Pesach Sheni is observed on Iyar 14, one month after 14 Nisan — the day before Passover when the paschal lamb was selected as a sacrifice for the holiday. This year, it takes place on May 4. It offers a second opportunity for anyone unable to participate in the first Passover celebration.
History of Pesach Sheni
Pesach Sheni can be considered the celebration of a second Passover. It is rooted in Scripture. God told the Israelites to remember the night of the Passover — when the angel of death passed any Jewish home sprinkled with lamb’s blood. The people were told to celebrate the Passover feast, bringing an offering to God. The sacrificed roasted lamb was given in God’s way on the first Passover and later the second. It was to be eaten with matzah and bitter herbs.
At the time, specific individuals could not participate in the Passover because they were considered to have become ritually impure. Some men were worried they would miss the chance to be right with God. So, they approached Moses and Aaron, who gave them instructions on what they could do. The people who were considered unclean or couldn’t reach Jerusalem (the site of the Passover) were given the opportunity for a “second chance.” They could celebrate Passover one month later on 14 Iyar.
Since the destruction of the Second Temple, Pesach Sheni is only celebrated symbolically. People only eat a piece of ‘matzah,’ or ‘unleavened bread,’ to commemorate the occasion. They remember and honor their deceased family members on the holiday, making contributions to organizations that create meaningful memorials for departed loved ones, such as hospitals, hospices, synagogues, or charities.
Pesach Sheni timeline
Crusaders from Europe capture the Holy Land.
The Crusaders massacre the non-Christian population.
Britain recognizes the Jewish people’s right to establish a home in Palestine.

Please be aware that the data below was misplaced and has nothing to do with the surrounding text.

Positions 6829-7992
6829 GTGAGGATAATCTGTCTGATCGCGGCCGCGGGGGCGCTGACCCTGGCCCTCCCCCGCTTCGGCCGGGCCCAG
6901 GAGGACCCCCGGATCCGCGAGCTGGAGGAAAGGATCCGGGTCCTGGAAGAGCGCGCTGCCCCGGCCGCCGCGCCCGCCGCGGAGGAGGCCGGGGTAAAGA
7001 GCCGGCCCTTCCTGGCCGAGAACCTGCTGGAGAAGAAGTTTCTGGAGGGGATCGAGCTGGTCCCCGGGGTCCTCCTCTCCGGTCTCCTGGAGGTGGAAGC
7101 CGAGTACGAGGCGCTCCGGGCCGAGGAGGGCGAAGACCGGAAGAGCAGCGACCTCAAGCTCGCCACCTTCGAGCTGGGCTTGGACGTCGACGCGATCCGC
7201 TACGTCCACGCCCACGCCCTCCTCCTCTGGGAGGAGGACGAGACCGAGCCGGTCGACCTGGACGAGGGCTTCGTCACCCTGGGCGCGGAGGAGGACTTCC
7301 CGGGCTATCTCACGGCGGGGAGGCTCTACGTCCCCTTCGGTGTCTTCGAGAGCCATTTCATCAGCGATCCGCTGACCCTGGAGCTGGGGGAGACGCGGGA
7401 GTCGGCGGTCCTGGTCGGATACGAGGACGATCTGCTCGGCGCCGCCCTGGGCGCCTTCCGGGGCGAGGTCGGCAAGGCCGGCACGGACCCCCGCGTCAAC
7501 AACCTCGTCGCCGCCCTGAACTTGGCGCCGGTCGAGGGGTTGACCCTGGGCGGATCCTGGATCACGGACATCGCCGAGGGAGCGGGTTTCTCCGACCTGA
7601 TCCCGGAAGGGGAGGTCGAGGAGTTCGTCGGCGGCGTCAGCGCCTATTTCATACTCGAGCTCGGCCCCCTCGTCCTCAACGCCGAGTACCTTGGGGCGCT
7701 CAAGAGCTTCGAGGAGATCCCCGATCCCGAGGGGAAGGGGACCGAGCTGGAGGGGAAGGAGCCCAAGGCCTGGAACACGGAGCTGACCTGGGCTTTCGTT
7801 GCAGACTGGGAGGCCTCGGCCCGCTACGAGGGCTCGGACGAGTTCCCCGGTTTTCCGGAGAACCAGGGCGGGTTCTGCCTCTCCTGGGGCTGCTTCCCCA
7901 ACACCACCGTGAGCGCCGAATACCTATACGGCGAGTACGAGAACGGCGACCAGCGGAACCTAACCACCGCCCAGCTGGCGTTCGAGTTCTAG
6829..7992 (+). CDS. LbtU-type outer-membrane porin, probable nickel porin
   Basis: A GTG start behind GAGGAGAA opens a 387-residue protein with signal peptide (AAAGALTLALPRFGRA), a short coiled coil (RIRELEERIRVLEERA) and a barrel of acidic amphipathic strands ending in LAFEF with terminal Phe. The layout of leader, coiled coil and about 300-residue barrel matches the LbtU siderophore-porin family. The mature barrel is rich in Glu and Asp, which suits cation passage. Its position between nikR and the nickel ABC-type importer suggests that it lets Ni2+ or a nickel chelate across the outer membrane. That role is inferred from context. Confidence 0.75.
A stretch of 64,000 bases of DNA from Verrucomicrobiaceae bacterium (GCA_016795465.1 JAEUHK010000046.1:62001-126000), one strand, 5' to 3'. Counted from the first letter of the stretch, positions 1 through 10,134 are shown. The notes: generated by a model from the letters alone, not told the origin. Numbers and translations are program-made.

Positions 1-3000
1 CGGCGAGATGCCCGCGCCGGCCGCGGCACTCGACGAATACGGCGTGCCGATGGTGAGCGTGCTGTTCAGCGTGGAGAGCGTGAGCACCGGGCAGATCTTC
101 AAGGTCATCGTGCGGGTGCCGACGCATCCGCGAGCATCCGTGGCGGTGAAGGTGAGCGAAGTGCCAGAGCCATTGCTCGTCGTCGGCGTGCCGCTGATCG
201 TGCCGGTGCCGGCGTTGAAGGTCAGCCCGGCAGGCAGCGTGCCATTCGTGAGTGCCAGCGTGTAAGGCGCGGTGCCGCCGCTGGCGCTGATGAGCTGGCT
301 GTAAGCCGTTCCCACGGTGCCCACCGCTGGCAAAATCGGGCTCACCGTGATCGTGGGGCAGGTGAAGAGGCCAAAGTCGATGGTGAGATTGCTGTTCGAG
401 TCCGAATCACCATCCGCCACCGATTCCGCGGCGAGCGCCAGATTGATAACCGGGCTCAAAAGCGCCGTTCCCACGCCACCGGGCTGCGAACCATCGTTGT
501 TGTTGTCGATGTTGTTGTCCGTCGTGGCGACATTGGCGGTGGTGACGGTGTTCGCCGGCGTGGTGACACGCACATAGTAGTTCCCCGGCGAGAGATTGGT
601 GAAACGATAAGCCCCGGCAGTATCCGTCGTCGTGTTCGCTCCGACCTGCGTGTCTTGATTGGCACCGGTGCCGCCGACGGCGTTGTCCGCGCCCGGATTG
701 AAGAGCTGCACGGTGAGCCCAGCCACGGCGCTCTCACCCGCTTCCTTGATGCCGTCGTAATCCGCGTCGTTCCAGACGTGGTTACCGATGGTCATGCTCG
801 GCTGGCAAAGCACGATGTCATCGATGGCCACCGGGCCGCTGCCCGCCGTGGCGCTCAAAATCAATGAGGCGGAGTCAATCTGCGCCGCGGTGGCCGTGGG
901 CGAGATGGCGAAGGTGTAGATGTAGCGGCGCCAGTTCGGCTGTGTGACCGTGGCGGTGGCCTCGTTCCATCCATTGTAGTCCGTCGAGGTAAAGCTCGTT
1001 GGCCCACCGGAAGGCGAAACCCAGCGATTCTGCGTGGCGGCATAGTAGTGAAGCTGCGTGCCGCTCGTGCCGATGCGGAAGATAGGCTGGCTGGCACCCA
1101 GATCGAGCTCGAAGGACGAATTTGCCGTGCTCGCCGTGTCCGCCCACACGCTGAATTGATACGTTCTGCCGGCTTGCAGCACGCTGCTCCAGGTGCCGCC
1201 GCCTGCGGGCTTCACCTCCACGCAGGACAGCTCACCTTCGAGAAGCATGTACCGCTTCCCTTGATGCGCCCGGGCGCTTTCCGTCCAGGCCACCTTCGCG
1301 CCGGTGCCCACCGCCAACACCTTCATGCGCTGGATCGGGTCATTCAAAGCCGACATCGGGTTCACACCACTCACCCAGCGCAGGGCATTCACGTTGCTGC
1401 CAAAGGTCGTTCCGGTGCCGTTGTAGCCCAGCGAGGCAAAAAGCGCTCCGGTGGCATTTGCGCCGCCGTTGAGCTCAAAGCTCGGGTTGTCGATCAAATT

Jewish refugees cannot enter Israel even after World War II.
Pesach Sheni FAQs
Do Jews marry non-Jews?
Only 2% of Orthodox Jews marry non-Jews, while 47% of non-Orthodox Jews marry non-Jews.
Are Jews racially diverse?
The population of Jews in the U.S. has become racially diverse over the years.
Are there Republican Jews?
About three-quarters of Orthodox Jews say they are Republican.
How to Observe Pesach Sheni
It is customary to eat a small piece of ‘matzah’ on the holiday. You can also commemorate the tradition by omitting the ‘Tachanun,’ or ‘a supplication prayer,’ from the prayer service.
Go to the synagogue
Sermons are held in the synagogue almost every day. You can attend and participate in the prayer service to remember the tradition.
Learn more about Judaism
Conduct some research about the Jewish religion. Learn about Jewish people's beliefs, history, and teachings.
5 Facts About Jewish People
There are Jews in the U.S.
Jews make up about 2.4% of the U.S. adult population.
There are many Jews
In 2020, the Jewish population was estimated to be about 7.5 million.
U.S. Jews are not too religious
The Jews in the U.S. are considered less religious than American adults.
Jews can be liberal
Jews can be staunchly liberal and are known to favor the Democratic Party.
Jews care about Israel
About 82% of Jews in the U.S. care a lot about Israel.
Why Pesach Sheni is Important
It maintains tradition
The holiday is an old Jewish tradition. It helps to preserve the religion and its teachings.
It is educational
Prayers and sermons are held during the holiday. They teach the younger generation about ancient traditions and Jewish history.
It is charitable
During the holiday, people are encouraged to make donations. Giving to others helps make society a better place.
Pesach Sheni dates